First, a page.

It is this new woman who emerges at the end of basic training who is stronger and more capable. And more interesting. And who feels confident enough to take on the world. And who, in her late 30s or early 40s, will be interested a LOT more in intimacy. (I think this partly has to do with hormones as well.)

So, what are some of the things that come into play during this time?

1. Our bodies. Unless we are an aerobics instructor, we probably will not like our bodies post children for a long time. Actually, they will never be the same (which is why, when we look at lingerie catalogs, we feel resentment and catty disgust). Breastfeeding (which we do for bonding and the health of the baby) has sealed that fate. Your assurances mean all the world to us and we need to hear and feel this.

2. Our emotions. Ask us how we are feeling. All of this constant, unrelenting, hour by hour, day by day stress takes its toll.

3. Your attention and interest. We need it. We crave it. For years, if we are a SAHM, when you come home, ask us about our day and be interested in exploding diapers… because you may have been the only adult we interact with all day.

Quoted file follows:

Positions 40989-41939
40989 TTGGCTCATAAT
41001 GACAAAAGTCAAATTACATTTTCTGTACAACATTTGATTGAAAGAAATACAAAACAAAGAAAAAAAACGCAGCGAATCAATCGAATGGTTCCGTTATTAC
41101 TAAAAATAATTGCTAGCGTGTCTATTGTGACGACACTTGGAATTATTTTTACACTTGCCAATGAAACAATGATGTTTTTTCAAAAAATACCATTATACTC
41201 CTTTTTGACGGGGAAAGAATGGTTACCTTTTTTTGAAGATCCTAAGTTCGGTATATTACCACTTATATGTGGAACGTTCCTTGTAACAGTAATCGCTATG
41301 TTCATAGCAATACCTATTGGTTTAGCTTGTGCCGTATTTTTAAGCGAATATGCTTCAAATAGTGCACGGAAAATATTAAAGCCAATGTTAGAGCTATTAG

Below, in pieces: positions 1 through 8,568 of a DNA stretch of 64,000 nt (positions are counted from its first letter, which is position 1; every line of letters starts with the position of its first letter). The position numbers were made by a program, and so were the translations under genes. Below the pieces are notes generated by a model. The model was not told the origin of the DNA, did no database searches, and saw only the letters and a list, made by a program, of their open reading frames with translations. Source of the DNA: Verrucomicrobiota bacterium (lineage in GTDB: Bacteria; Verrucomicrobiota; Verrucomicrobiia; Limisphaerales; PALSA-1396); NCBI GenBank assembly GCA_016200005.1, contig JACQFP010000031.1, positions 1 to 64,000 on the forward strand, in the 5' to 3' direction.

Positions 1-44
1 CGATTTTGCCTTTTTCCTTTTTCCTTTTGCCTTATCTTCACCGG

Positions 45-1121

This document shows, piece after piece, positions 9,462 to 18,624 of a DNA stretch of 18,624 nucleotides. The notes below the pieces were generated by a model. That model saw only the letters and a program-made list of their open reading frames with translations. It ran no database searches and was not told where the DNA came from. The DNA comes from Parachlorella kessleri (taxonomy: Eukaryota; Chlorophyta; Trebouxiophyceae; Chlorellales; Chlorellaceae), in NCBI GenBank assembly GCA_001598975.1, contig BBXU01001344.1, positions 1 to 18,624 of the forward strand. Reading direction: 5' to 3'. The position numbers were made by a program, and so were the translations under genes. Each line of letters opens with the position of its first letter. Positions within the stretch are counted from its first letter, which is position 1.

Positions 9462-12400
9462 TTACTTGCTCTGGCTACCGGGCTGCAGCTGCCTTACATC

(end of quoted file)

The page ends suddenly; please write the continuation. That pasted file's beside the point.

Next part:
4. You are our rock, especially when we feel like we are falling apart. Your patience and help are key to our making it through basic training as your true partner.

5. We want to be good wives. Help us here. Pick a few things (a handful) that are really important to you and let the other hundreds of things go. Tell us what you need and enable us to be all we can be. Treat us well, because when you do, we want to give back to you. In spades.

So, thank you, Generous Husband, for your patience and for reading this blog, because just by doing so, you signal that you want to be the best husband you can be. And that effort and dedication make us melt!

Sincerely yours,

Sarah Baron


Sarah Baron created Anonymous8 (no longer on-line), a site based on the friendship of 8 women. While all of their marriages are vastly different, they noticed one common thread: the healthy marriages all have healthy intimate lives. Who knew? And why had no one ever pointed this out? Sarah started Anonymous8 as an answer to those questions. The goal at A8 is to help women achieve WOMAN and to help men in their relationships with their wives. The site takes taboo topics like sex and intimacy in marriage and builds smart discussions around them. In her offline (and non-anonymous) life, Sarah is a mom, wife, and business strategist. Sarah is soon releasing her first book, which helps husbands get lucky with their wives.